Bill Minutaglio is a journalist whose book First Son: George W. Bush and the Bush Family Legacy is an unauthorized biography of President George W. Bush; it was written before Bush won the 2000 presidential election. "Why," he asked Amy Smith in the Austin Chronicle, "do people think I'm writing an authorized book on George Bush? I've had Rolling Stone and alternative weeklies from all over calling to ask me if it's true." Minutaglio worked with researcher Jordan Smith, who lives in New Haven, Connecticut, where Bush was born. He looked into the life of Bush's grandfather, Senator Preston Bush, and found out why the Bush family moved to Texas. He listened to all the rumors about Bush's past and, he told Smith: "I tried to explore them with varying degrees of cooperation from people…. I think what I ended up with overall, apart from the rumors, is an actual portrait of George Bush's life." Minutaglio provides an extensive family tree of Bush's impressive ancestors, who include President Franklin Pierce, a Connecticut senator, a steel executive, and a financier. He gives a detailed account of Bush's youth: his childhood in a wealthy, political, and famous family; his schooling at Andover and Yale; his experience in the Texas Air National Guard; and his foray into the oil business, before finally entering politics and successfully winning the race for Texas governor. He also examines the differences between Bush and his father, former president George H.W. Bush, and states that he believes the son is a better politician than his father because he is more skilled at working within the political system. At the same time, Minutaglio notes, his resemblance to his father may be his biggest weakness—like the senior Bush, George W. lacks vision and a solid political ideology, according to the author.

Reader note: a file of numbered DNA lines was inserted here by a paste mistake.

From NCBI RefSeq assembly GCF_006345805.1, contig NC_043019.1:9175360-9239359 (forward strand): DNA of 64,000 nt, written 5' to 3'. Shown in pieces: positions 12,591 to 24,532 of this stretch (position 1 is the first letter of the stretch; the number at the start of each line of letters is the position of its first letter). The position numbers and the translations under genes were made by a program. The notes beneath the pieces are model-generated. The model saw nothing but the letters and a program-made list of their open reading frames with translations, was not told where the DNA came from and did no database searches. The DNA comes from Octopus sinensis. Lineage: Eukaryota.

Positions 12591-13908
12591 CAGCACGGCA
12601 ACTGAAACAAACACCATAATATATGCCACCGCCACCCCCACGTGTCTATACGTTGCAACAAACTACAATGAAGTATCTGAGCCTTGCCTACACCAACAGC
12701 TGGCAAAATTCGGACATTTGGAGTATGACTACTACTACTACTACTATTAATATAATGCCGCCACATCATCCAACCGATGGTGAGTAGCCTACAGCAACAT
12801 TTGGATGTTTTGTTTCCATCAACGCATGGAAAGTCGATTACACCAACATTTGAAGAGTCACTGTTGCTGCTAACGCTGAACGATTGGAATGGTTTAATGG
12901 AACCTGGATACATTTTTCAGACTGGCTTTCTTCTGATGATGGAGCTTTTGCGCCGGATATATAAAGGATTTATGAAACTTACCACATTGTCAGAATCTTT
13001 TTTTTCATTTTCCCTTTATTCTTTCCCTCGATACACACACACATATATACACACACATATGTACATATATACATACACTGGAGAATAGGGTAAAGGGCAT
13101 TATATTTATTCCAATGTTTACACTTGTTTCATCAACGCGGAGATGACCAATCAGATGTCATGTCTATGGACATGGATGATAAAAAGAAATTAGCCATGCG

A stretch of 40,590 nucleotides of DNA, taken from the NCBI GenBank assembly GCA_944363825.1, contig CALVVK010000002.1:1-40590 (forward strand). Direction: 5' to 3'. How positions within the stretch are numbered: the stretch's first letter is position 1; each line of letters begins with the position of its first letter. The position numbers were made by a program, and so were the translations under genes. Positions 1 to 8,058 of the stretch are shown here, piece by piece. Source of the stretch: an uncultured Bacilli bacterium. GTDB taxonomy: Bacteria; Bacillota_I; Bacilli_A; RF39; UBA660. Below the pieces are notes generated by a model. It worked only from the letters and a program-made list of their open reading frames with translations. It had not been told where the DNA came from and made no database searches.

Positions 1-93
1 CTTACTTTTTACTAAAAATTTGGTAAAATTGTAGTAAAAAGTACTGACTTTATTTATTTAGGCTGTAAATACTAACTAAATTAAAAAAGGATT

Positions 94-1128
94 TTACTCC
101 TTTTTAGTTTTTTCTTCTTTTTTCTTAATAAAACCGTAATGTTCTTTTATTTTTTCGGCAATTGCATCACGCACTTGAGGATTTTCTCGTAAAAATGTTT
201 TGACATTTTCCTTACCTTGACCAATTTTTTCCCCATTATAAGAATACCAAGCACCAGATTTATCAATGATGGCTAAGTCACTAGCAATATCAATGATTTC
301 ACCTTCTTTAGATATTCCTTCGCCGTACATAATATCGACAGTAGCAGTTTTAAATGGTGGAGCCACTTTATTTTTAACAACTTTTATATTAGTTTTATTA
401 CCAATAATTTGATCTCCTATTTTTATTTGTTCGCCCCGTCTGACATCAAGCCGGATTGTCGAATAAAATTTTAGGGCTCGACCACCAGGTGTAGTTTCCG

Minutaglio interviewed members of the Bush family, and consulted archival sources in writing the book. He ran into occasional difficulties in his research, noting that as his project received more publicity and Bush's campaign workers became aware that he was writing it, some of his sources would disappear. People who had been helpful suddenly became unhelpful and documents that were part of the public record would suddenly become unavailable. "Things like that made the process all the more laborious," he told Smith.